An introduction to headaches and PMS
Women experiencing PMS can be more prone to headaches.
These range from a dull ache or sharp stabbing pain – a regular headache which seems to come more often in the week or so before your period. Or, if you suffer from migraine, you might find that these become more frequent around the time of menstruation.
Headaches causes you to feel miserable, making it difficult for you to think straight or concentrate. As well as this, it is more difficult to cope with other symptoms experienced.
It is important to remember that headaches can occur for a wide range of reasons, including stress, food intolerances and tiredness. If you are suffering from headaches regularly, it is worth having this investigated by a doctor as this will also help you to find an appropriate treatment.
Why does PMS cause headaches?
As with just about every symptom which occurs around the time of your period, hormones get the blame. In fact hormones get blamed for headaches, whether they occur around your menstrual cycle or not.
Serotonin is a hormone which triggers a headache, and it is thought that the way that your body metabolises the hormone is at the root as to whether you will be prone to headaches.
However, the female hormones progesterone and oestrogen also come into play when dealing with menstrual headaches. At the time of menstruation, the levels of these two hormones fluctuate, and for a variety of reasons, this makes you more susceptible to headaches.
Many birth control pills (and HRT) affect the level of oestrogen in the body. This means that women on contraceptives are more likely to develop menstrual headaches.
What can I do to help myself?
Unfortunately there is not an easy or quick self-help remedy which works for everyone suffering from menstrual headaches. However, there are a number of things you could try:
- Drink plenty of water – keeping hydrated is important at any time, but particularly when suffering from headaches, as dehydration will worsen any headache. Avoid caffeine and alcohol as these dehydrate you
- Temperature – being outdoors or sitting in a room which is either too hot or too cold may worsen your headache. Keep cool in the summer and warm in the winter
- Sleep – make sure you get enough sleep. Between seven and nine hours each night is perfect. Being tired is a known trigger for headaches
- Keep your blood sugar level – blood sugar which is too high or too low can cause a pounding headache, as well as make you feel dizzy. Eating more natural foods at regular intervals each day will help to keep your blood sugar level stable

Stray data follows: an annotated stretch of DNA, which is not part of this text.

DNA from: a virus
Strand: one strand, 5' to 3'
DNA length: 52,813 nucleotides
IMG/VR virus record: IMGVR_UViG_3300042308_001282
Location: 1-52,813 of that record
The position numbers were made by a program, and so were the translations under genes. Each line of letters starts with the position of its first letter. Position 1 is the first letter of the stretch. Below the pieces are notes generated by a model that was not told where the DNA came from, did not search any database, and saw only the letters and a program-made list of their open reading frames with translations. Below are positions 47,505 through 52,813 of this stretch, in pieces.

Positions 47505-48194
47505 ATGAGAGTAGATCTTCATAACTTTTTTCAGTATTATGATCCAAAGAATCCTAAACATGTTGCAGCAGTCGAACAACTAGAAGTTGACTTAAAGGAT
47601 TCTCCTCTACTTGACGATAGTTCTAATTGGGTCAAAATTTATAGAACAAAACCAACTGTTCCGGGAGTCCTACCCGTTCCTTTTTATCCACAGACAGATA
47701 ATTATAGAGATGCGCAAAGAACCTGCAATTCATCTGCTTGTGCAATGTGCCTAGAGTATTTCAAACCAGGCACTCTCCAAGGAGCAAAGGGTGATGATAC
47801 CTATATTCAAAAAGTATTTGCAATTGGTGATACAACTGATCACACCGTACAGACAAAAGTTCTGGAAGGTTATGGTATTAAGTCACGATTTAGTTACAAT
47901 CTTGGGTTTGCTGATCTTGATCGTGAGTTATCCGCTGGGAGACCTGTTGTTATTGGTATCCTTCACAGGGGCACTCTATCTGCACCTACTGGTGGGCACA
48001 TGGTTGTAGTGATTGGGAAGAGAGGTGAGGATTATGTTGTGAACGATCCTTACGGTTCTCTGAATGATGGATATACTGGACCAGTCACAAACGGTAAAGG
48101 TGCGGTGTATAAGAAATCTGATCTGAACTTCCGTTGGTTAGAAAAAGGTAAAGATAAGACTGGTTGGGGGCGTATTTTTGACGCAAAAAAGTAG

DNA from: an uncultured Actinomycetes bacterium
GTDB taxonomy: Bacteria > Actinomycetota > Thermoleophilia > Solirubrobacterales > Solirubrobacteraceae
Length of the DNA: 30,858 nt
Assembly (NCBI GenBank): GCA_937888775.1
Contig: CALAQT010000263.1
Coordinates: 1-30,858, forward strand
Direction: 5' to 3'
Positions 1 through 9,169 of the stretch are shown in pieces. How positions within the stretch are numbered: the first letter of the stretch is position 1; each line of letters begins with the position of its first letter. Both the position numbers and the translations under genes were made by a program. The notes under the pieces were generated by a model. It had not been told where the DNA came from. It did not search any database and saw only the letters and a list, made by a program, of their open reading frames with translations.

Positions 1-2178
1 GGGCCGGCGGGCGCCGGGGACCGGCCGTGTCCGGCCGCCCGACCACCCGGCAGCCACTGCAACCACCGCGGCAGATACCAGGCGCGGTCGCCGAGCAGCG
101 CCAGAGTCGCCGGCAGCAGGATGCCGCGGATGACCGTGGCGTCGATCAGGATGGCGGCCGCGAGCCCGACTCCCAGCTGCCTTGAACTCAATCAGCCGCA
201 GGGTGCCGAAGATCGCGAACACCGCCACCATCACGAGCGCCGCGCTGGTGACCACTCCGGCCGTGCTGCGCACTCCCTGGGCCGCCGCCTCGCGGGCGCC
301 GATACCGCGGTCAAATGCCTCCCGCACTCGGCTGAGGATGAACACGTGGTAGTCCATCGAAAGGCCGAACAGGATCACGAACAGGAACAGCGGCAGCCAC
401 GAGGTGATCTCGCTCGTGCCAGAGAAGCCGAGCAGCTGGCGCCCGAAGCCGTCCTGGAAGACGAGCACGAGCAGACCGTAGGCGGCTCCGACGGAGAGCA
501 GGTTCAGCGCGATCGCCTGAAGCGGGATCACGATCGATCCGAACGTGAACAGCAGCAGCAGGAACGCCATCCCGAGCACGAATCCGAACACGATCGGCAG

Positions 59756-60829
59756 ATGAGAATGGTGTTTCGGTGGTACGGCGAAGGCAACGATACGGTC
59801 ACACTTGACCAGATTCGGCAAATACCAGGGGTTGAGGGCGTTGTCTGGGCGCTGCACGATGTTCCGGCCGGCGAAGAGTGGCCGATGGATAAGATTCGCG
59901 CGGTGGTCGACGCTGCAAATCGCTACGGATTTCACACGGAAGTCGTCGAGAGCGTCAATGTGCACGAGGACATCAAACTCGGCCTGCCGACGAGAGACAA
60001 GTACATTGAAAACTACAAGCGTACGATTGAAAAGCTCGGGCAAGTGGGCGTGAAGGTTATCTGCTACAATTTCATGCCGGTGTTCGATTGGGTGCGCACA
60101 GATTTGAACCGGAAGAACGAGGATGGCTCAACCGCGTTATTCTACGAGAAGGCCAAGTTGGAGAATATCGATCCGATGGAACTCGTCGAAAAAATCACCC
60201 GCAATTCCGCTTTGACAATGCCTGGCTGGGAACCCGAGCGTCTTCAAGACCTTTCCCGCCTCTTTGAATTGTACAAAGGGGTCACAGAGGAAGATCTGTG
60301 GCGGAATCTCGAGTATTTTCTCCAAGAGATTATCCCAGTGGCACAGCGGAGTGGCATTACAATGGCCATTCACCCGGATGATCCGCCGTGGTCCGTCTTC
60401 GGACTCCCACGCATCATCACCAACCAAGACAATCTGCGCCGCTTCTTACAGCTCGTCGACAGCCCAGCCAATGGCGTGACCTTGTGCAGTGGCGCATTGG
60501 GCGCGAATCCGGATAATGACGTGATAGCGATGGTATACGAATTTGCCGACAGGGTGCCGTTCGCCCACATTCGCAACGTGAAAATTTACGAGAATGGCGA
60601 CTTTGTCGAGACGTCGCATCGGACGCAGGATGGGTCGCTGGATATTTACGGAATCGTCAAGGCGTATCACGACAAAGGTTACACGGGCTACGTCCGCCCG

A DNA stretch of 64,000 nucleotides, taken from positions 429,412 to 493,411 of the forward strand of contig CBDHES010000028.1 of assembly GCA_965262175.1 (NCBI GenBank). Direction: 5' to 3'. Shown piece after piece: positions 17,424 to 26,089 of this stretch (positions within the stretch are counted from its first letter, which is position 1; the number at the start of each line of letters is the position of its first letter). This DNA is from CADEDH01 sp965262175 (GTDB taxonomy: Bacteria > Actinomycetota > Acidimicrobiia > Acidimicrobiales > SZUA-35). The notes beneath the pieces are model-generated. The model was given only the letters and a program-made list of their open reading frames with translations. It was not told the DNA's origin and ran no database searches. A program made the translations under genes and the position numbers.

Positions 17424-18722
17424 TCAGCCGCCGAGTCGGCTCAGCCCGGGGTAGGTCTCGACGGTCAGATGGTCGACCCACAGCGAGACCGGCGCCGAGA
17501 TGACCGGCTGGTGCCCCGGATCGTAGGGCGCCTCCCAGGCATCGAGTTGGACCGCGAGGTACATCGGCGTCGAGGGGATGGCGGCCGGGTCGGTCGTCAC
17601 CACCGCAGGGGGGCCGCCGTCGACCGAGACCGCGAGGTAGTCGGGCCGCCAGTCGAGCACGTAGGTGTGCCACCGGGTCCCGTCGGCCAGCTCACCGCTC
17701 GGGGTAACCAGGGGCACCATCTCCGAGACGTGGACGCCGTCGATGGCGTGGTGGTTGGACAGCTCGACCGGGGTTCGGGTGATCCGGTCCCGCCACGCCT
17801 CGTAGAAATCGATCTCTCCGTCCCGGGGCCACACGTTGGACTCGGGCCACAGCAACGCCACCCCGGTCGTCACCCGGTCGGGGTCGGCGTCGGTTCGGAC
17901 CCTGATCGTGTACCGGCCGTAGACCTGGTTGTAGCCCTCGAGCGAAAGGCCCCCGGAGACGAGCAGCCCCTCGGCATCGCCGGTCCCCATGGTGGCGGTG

- Avoid bright lights and loud noises – both of these have been shown to trigger headaches, in particular migraines. This is probably why many headache sufferers find that lying in a quiet dark room helps to alleviate their symptoms
- Avoid stress – stress gives rise to an increase in muscle tension and is perhaps the most common cause of headaches. If you can’t avoid stress, learn how to cope with it better.
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Are there herbal remedies to help me?
There are a number of herbs that can be used to help your PMS headaches:
- If your headaches are also associated with other symptoms of PMS, address the root cause of the problem with Agnus castus. Also known as Chasteberry, it is the berries of this plant which are used medicinally. It has been used for many years and there is evidence to support its use for general symptoms of PMS. If you are on prescribed hormonal treatments, speak to your doctor before using Agnus castus
- If stress or anxiety are triggers for your headaches, consider the use of Avena sativa if symptoms are mild, or Valerian. Apart from making you feel calmer and more relaxed, they will also help you sleep better.
What about conventional medicines?
When suffering from a headache, it seems almost instinctive to reach for the painkillers to ease your discomfort. However, this is not necessarily the best solution, as many painkillers contain substances such as caffeine which actually worsen the headache in the long run. However, in the short term, painkillers could be helpful for many women.
If your symptoms are severe, your doctor may recommend a form of hormone treatment such as the oral contraceptive pill. However, these work by interfering with the normal menstrual pattern, which may not be an acceptable option for some women. In addition, some types of hormone treatments can cause headaches as a side effect as they interfere with the levels of hormones in the body.
Other treatments that may be recommended by your doctor include medicines to help anxiety (such as sedatives or beta-blockers) and anti-migraine drugs.
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